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The Java String class has a matches(String regex) method that checks whether the current string matches the given regular expression. However, how can we find whether a substring of the current string would match the regular expression?

I am trying to mimic the behavior of grep using Java. grep takes a line and prints all those lines that match the given regular expression anywhere in the line. I am not sure how to do that with Java, because the matches method checks whether the entire line (i.e. string) matches the regex and not any substring within it.

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Would putting wildcards on both ends of the regex solve your problem? –  Colin D Apr 17 '12 at 20:39
    
Wow @ColinD , that's an awesome suggestion! It would definitely solve my problem! –  CodeBlue Apr 17 '12 at 20:43

3 Answers 3

up vote 2 down vote accepted

Like ColinD said, your best bet is to read in your strings a line at a time, then run your regex with a reluctant wildcard on both ends.

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So you copied Colin's comment and made it your answer!? Lol –  CodeBlue Apr 17 '12 at 20:44
    
No, since you have to make sure the wildcards are reluctant or it won't work and he didn't specify. –  Charles Apr 17 '12 at 20:47
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There are 2 important types of wildcard operators, greedy and reluctant. Edit: Accidentally hit enter early, give me a sec to finish typing. Greedy wildcards will grab as many matches as then can, and only allow the minimum left over for the rest of the regex. For example, if your regex was .*[a].*, which is using greedy operators, it would not match the string "ab", because the greedy operator would grab the first character 'a' and leave one last character, because that's all [a] needs to check against. so the check for [a] would fail, as it's checking against 'b'. –  Charles Apr 17 '12 at 20:56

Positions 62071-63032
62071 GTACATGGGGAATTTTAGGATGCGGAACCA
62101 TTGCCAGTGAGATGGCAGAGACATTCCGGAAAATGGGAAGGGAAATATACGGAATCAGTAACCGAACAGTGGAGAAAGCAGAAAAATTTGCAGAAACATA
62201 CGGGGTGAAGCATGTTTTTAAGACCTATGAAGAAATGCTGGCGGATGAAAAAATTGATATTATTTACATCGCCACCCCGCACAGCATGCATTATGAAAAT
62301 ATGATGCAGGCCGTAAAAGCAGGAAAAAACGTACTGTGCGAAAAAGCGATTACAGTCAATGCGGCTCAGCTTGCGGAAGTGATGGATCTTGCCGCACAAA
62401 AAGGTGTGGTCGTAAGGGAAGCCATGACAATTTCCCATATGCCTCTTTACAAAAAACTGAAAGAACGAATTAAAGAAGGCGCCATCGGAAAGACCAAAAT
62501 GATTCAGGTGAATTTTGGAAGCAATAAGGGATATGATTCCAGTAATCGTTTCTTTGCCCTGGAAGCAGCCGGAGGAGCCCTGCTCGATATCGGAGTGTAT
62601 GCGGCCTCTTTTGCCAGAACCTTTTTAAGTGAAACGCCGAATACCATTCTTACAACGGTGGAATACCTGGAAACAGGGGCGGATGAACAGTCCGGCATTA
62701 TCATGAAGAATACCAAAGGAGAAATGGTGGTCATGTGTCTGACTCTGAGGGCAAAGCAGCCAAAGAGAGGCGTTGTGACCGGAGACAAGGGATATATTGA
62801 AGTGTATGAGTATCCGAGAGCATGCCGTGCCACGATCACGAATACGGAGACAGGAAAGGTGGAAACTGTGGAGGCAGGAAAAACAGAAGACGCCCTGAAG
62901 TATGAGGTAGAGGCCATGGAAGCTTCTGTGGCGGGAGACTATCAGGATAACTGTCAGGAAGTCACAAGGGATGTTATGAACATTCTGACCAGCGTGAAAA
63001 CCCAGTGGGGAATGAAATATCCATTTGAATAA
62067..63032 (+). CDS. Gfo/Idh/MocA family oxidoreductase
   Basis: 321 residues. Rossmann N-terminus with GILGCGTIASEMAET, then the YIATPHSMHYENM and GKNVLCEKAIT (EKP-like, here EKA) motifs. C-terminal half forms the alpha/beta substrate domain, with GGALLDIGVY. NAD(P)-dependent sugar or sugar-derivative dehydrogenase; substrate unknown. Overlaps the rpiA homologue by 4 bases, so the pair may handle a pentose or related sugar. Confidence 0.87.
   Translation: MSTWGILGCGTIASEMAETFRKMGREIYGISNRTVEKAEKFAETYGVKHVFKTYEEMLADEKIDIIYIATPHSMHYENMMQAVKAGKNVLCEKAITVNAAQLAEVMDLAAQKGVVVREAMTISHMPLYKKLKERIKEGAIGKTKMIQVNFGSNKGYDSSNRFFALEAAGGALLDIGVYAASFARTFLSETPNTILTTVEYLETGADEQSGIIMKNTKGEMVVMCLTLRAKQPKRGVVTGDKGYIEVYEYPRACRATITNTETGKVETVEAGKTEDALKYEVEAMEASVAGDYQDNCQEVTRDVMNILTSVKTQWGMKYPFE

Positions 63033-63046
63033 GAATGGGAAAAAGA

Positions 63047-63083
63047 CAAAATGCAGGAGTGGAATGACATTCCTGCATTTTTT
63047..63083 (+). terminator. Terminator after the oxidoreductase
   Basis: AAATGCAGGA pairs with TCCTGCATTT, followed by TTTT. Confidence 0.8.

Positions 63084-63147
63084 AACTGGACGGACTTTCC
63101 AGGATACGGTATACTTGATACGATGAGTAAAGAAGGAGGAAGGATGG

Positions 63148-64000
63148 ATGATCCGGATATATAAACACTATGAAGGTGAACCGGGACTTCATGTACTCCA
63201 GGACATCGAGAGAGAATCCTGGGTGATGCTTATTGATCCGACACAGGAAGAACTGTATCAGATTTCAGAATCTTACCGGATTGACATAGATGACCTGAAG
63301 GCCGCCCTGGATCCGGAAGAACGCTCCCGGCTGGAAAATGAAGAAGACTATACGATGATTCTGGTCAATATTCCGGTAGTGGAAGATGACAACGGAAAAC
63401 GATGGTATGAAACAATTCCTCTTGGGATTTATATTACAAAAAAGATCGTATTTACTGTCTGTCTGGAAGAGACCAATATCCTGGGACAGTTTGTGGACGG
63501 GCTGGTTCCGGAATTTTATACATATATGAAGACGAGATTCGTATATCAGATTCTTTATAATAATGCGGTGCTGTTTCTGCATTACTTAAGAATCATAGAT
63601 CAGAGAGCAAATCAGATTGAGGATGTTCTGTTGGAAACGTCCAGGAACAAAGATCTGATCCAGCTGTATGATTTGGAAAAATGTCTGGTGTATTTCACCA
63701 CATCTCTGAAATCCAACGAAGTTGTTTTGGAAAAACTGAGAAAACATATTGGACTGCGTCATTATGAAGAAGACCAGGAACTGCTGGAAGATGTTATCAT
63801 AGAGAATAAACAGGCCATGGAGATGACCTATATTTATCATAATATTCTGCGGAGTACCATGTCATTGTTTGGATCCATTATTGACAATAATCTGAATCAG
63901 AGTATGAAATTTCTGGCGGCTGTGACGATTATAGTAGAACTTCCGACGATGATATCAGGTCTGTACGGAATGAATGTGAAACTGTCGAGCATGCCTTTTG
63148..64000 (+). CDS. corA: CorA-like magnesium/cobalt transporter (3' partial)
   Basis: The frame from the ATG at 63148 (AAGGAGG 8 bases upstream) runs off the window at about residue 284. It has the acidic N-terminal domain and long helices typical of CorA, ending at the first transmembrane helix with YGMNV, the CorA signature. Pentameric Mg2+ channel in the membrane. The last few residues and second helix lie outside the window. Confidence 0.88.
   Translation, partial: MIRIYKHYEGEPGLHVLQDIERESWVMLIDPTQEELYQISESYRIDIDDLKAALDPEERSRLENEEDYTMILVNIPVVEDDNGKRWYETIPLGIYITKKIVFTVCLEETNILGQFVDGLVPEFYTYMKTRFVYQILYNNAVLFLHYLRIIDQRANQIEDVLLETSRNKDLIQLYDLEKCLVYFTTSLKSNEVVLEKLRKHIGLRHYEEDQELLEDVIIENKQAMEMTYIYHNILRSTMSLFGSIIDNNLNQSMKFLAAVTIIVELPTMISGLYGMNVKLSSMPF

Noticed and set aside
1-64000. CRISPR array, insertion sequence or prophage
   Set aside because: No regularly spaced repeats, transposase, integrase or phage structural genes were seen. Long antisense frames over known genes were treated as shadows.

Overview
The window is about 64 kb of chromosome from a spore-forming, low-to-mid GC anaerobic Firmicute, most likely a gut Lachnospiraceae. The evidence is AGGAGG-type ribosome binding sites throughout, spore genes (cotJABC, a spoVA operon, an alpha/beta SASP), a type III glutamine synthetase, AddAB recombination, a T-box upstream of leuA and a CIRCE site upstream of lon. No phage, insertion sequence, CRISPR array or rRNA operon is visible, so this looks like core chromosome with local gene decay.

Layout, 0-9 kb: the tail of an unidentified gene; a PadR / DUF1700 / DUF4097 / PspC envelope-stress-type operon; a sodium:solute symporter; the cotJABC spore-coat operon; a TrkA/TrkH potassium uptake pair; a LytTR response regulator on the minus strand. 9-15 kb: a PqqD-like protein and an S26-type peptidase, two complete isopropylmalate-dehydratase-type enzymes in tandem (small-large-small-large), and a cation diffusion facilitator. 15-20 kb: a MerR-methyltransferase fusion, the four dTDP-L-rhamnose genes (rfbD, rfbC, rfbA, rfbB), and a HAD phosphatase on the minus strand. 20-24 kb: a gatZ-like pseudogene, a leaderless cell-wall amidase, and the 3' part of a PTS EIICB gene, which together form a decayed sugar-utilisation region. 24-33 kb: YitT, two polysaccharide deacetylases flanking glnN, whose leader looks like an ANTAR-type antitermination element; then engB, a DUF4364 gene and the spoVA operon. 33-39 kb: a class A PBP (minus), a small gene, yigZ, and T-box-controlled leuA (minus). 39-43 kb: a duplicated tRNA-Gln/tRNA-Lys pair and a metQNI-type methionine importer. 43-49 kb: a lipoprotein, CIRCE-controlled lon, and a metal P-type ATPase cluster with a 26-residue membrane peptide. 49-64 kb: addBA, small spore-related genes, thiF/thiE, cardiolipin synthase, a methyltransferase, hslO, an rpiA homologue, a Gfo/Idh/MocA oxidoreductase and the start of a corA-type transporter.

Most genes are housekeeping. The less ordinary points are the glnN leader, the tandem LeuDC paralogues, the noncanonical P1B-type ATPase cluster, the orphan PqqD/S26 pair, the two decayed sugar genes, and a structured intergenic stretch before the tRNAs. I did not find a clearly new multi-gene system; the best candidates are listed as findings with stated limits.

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To fix this, you need to check against a reluctant wildcard, which grabs as few characters as possible. so if you use that same regex, but with a reluctant, it would first try grabbing 0, then the [a] portion would check and pass, then the second wildcard would grab the b, you'd pass. There's a good writeup here: javamex.com/tutorials/regular_expressions/… –  Charles Apr 17 '12 at 21:01
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Regexs aren't greedy, operators are. The default wildcard operator: ".*" is greedy. The reluctant version is ".*?" –  Charles Apr 17 '12 at 21:14

The Matcher#find() method does what you want

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You can modify the regular expression to allow wildcards at the front and back of the string.

So instead of:

Pattern regex = Pattern.compile("hello\\sworld")

you have

Pattern regex = Pattern.compile(".*hello\\sworld.*);
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Keep in mind that at least that first wildcard needs to be reluctant for your code to work. –  Charles Apr 17 '12 at 20:45

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